MadameNoire Featured Video
Re-opening Continues Across Densely Populated New York And New Jersey Areas

Source: Rob Kim / Getty

It’s a commonly held belief that getting Black people in the room, at the table will mitigate and alleviate issues of racism and discrimination. But that’s not always the case. Sadly, there are plenty of instances where Black folks have gotten access and are so happy to be there, they’ve upheld the very same practices that continue to harm their brothers and sisters on the outside.

For as much as HBO’s “Lovecraft Country,” has been lauded as a show which tells the truth about racism and is progressive and groundbreaking in its content, even they are being called out for discrimination against actors and actresses with darker skin tones. Not in the principle cast—but with an extra who was cast to play a younger version of one of the show’s darker skinned characters in a photograph.

23-year-old Kelli Amirah who was originally from Atlanta but moved to New York to work, shared the whole story via Tik Tok.

See how it went down below.

Amirah said, “I’ve honestly been debating telling this story for the longest. Y’all cannot cancel me for it.”

She said she submitted her photos to portray the younger version of an actor in a wedding photo. Days later, she received a call saying she had gotten the role.

“I go in early for a fitting. It’s a period piece so it’s like a 1930s wedding dress. Really awesome.”

Amirah shared that this was the first time she had been treated so well as an extra. She had her own hair and makeup, was given her own trailer and ate craft services with principle cast members. In fact, when she was getting her makeup done, she sat in between two stars of the show.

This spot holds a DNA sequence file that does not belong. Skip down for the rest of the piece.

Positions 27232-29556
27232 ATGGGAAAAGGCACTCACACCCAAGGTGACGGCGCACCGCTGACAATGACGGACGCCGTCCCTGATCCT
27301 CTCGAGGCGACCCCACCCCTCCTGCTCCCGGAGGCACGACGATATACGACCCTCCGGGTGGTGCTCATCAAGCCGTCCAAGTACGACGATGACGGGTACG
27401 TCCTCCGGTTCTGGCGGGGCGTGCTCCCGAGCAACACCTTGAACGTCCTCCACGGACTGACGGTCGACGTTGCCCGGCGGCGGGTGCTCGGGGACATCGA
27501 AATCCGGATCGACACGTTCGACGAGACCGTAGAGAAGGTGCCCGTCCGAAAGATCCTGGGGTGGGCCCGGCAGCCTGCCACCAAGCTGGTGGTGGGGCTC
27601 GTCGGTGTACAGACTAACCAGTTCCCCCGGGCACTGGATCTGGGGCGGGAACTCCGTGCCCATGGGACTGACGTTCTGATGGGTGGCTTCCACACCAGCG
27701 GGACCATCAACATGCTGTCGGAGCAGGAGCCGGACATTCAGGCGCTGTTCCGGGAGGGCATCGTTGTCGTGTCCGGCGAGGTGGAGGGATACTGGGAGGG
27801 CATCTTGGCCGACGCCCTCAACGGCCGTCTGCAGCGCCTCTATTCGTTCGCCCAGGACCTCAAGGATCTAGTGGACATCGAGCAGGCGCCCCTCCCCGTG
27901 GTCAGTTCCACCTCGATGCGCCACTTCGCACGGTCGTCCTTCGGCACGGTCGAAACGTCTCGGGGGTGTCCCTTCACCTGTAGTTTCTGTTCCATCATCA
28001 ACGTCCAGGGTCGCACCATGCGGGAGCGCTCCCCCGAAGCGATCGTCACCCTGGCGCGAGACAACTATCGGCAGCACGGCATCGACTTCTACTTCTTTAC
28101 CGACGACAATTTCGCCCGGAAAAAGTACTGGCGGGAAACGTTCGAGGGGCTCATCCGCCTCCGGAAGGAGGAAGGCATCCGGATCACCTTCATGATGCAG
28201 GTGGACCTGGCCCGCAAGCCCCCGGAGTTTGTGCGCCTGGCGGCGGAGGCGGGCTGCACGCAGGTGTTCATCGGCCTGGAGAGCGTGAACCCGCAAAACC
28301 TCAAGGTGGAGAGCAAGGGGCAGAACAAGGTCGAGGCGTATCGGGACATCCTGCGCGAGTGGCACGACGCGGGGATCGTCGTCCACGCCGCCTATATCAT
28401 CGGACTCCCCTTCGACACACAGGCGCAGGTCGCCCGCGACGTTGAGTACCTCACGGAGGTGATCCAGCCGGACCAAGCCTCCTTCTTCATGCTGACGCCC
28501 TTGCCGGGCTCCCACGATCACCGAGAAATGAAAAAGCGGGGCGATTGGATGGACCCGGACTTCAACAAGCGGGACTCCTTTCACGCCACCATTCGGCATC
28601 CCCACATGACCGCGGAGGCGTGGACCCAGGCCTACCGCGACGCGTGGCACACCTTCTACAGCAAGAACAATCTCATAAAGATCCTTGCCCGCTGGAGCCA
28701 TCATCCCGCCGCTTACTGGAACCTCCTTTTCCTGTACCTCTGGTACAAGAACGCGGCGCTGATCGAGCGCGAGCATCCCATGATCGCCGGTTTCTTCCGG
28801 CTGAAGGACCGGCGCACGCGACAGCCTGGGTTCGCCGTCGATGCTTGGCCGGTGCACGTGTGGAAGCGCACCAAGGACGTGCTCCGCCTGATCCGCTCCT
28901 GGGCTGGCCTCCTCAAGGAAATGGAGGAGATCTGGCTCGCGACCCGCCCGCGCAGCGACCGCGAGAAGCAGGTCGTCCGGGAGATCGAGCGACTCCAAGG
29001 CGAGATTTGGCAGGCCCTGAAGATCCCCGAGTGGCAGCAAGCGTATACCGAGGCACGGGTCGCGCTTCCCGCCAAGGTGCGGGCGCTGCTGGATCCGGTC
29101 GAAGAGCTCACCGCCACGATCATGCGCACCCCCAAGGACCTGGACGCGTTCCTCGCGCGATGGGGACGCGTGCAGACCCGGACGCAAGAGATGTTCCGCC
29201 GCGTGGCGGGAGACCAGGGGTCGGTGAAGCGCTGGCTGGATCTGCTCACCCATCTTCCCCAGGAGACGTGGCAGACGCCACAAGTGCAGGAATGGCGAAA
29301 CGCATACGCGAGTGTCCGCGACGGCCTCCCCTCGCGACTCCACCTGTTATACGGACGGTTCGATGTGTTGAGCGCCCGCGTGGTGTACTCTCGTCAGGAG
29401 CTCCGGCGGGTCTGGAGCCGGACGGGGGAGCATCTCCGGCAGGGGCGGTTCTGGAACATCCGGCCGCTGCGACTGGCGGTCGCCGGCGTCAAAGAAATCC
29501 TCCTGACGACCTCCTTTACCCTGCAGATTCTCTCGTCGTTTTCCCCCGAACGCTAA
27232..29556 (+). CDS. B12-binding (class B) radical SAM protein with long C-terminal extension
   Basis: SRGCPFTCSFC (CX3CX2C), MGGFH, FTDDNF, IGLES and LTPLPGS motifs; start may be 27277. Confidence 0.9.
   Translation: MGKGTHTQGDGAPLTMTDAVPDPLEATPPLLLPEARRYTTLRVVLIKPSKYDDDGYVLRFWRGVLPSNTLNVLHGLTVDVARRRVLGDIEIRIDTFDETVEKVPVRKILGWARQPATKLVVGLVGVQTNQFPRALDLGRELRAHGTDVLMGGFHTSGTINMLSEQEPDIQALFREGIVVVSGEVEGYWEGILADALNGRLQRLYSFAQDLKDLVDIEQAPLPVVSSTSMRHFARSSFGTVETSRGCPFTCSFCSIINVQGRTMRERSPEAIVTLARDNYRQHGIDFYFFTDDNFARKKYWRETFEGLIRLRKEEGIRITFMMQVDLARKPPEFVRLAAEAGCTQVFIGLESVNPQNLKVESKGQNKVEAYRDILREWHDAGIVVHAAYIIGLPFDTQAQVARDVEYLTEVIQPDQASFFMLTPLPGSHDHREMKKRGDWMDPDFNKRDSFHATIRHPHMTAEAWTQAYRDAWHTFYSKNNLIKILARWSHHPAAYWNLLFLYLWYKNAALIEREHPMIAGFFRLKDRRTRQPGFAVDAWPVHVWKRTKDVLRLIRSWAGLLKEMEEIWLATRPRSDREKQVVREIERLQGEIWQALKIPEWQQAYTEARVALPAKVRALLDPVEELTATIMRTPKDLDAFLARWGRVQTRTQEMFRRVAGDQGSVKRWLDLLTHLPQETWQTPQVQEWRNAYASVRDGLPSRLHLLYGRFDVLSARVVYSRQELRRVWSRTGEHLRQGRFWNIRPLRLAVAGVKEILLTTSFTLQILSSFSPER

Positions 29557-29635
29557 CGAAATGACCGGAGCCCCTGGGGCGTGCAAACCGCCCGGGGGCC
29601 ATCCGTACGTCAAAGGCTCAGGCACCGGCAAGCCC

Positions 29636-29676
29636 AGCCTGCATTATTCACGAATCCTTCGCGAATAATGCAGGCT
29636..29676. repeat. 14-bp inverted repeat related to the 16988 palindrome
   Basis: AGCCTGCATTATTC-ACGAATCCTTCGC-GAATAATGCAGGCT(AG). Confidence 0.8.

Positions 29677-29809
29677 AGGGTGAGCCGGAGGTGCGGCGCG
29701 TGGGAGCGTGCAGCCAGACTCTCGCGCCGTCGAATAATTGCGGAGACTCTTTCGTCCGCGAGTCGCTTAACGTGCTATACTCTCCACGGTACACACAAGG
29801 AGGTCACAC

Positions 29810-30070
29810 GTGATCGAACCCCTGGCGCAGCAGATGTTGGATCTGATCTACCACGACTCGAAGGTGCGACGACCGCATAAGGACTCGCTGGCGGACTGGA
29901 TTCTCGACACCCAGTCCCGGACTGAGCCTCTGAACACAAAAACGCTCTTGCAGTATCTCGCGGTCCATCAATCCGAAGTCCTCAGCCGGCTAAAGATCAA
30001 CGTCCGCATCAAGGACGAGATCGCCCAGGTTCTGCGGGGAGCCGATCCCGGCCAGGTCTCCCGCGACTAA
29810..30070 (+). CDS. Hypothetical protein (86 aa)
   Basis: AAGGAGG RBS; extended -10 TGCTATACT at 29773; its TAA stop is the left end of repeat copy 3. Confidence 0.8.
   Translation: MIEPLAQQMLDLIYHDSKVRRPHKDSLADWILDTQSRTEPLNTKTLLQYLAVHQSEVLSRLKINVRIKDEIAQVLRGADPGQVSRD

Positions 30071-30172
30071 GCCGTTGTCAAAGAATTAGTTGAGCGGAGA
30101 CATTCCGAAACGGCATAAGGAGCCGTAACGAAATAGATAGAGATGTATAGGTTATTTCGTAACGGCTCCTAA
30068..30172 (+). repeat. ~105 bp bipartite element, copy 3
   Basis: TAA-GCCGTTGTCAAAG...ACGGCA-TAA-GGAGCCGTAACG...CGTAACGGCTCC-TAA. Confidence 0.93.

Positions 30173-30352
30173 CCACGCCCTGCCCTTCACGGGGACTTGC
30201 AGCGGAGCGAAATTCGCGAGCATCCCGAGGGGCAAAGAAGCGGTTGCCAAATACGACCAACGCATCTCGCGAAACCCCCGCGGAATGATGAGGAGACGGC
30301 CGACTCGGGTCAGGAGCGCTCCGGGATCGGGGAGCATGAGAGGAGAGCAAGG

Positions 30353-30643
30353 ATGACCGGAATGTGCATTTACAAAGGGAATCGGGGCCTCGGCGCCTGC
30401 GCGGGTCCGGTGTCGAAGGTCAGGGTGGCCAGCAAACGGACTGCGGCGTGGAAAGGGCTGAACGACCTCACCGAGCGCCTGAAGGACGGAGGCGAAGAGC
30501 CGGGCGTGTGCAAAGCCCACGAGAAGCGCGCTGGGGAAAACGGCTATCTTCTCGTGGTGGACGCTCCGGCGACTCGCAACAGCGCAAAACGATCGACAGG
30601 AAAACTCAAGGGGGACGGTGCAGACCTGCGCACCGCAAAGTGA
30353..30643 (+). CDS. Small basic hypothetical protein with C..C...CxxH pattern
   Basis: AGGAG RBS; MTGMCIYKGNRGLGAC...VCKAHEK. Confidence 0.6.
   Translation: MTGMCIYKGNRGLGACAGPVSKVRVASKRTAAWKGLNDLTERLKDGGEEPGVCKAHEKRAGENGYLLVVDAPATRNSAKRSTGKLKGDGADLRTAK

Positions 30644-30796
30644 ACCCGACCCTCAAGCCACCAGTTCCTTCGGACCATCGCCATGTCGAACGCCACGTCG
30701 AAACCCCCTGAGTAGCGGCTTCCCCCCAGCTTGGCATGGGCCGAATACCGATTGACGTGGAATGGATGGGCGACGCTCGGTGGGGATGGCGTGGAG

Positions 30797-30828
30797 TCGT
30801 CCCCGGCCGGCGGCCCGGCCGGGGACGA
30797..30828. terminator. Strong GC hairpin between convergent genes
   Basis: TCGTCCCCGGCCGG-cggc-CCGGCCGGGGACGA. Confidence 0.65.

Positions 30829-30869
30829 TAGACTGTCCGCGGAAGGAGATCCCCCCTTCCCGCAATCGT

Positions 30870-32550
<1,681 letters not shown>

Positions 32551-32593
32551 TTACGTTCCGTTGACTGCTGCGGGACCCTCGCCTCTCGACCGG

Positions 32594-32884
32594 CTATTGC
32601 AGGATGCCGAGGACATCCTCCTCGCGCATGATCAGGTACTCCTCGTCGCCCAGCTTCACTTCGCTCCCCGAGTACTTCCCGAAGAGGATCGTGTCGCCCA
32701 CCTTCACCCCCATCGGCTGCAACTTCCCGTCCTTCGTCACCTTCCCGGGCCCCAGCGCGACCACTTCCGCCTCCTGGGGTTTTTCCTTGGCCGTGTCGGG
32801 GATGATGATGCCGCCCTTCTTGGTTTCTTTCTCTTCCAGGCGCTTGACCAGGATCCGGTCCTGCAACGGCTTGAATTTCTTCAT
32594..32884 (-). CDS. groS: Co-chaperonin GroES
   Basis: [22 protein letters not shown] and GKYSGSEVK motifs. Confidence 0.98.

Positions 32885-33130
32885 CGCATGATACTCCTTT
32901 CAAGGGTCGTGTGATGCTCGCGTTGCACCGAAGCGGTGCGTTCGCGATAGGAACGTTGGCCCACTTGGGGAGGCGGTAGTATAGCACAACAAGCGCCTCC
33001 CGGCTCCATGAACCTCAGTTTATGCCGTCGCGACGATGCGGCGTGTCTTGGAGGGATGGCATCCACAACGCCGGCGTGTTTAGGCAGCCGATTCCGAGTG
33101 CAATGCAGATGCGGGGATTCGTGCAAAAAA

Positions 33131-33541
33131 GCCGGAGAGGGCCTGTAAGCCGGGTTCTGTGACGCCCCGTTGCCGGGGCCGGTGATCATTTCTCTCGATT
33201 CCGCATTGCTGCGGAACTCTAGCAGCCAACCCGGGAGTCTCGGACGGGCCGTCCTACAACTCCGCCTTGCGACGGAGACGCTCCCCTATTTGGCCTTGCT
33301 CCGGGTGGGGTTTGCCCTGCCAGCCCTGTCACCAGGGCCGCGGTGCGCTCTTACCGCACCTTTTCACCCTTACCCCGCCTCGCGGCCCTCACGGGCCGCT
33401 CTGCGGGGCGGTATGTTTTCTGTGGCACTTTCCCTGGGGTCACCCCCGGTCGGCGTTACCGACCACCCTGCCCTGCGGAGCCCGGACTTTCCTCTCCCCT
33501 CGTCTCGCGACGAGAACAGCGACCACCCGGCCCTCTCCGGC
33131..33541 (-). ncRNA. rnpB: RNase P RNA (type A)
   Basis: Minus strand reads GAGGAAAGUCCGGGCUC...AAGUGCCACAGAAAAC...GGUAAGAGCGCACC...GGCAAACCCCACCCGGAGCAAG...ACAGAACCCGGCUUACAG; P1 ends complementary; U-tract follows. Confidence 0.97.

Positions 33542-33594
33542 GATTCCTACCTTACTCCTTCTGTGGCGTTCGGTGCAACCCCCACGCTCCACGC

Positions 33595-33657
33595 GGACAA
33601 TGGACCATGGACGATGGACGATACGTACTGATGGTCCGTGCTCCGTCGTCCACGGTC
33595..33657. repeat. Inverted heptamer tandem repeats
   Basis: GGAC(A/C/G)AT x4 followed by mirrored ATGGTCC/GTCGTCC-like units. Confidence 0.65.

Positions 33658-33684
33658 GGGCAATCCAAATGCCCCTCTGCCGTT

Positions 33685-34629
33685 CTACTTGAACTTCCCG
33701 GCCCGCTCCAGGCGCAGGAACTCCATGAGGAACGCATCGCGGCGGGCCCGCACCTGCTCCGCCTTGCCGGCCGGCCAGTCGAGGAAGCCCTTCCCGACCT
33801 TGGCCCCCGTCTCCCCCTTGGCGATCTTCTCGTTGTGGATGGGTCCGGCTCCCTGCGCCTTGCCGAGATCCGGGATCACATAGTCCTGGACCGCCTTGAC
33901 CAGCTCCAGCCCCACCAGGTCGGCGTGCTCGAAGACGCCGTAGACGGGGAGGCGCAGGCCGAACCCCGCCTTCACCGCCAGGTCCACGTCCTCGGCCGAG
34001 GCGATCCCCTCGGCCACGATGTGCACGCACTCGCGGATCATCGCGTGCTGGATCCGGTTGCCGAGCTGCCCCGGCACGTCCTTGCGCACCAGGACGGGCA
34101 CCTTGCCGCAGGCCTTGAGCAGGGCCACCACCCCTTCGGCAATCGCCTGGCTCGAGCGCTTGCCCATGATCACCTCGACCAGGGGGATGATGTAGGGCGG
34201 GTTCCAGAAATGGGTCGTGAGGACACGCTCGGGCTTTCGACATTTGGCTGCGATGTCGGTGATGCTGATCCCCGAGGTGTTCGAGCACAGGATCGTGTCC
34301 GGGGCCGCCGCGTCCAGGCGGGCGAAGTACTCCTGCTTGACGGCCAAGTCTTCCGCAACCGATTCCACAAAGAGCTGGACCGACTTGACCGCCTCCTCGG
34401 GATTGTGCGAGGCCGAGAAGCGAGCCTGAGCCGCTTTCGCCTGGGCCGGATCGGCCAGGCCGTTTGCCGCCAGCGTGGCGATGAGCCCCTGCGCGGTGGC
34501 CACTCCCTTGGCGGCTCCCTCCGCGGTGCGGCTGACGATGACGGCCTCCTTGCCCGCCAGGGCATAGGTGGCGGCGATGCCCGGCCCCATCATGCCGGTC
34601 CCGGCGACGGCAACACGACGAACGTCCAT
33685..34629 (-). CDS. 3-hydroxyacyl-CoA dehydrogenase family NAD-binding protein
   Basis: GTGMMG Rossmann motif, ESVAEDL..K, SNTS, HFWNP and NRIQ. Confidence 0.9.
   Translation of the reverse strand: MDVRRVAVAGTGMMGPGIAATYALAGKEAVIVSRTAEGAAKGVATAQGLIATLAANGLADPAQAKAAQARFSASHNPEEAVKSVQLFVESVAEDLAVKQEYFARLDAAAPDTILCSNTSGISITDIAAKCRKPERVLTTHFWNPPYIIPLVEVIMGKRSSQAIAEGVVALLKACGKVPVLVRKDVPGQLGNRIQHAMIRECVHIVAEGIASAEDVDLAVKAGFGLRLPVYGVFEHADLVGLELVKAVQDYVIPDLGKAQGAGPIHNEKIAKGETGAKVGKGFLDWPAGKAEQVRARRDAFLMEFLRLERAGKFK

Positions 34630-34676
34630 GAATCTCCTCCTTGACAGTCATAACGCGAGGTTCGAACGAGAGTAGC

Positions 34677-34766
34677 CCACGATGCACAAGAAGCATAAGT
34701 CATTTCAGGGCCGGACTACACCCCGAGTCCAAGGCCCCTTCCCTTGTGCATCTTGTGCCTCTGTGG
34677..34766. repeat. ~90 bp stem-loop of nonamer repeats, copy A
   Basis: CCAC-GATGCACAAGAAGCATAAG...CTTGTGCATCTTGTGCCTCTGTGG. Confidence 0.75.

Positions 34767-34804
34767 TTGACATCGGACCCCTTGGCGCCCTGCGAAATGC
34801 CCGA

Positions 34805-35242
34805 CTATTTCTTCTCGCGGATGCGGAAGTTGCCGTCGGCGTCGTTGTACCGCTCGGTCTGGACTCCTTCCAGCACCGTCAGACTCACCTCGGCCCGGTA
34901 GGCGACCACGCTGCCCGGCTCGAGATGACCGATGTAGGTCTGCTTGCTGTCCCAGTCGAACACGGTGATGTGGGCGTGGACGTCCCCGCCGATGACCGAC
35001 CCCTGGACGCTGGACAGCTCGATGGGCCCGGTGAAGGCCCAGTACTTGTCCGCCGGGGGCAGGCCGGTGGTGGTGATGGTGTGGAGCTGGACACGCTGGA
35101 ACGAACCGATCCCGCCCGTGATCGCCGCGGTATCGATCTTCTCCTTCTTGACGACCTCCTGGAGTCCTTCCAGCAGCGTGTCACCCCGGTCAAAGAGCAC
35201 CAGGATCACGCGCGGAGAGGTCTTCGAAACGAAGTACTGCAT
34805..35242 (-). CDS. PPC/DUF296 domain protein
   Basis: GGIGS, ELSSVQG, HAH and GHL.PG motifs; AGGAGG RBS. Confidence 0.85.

But Amirah said that that’s when things took a turn for the worst.

“Okay, so I’m on set for this tv show. I’m in hair and makeup…And so the makeup artists are talking to themselves around me as they prepare what they’re going to do. And I hear one of them mention how like, ‘She’s a little lighter than the actress.’ And the other makeup artist is like, ‘Yeah, you’re right. But like facial feature wise right here…she’s a dead match.”

And they start doing her makeup.

Amirah said she was on her phone, half watching them, half occupied with something else. “And I notice my foundation is getting darker and darker. Now y’all, I’m not sh*t yet. I have no clout, no pull, no nothing…ANd my makeup just keeps getting darker and darker.”

Amirah showed pictures of the final product. But before she did so, she said, “I had no idea they were gona do this to me and if I knew beforehand…I would not have accepted the job.”

Then she showed images of herself several shades darker than her natural complexion.

She likened the experience to Zoe Saldana taking on the role of Nina Simone in 2016.

Amber J. Phillips, a writer and cultural critic, packaged Amirah’s story with her own commentary about the fact that the practice of disenfranchising darker-skinned Black actors was still alive and well on a show that is supposed to be about “Black radical futures.”

She shared that while she doesn’t blame the extra, it was a shame that the two of the more seasoned actors she sat next two in makeup didn’t speak up about what they witnessed.

Phillips said, “This is also why we can’t leave our political education up to celebrities, who have been benefiting from colorism this whole f*cking time.”

She’s right. “Lovecraft Country” was developed and largely written by Misha Green, a Black woman, it has producers of color, including Jordan Peele.

The show employs Black directors and obviously, a predominately Black cast. Still, the darkening of a light skinned woman was allowed to take place on set.

I don’t know which people make decisions in terms of casting extras and who knows in the make rooms. Still, with all those Black folk around, it’s a shame sometime didn’t cry foul over the fact that once again, an opportunity in Hollywood was taken away from another dark skinned Black person for something as small as someone posing for a throwback picture.

You can watch Phillips’ full commentary in the video below.

Comment Disclaimer: Comments that contain profane or derogatory language, video links or exceed 200 words will require approval by a moderator before appearing in the comment section. XOXO-MN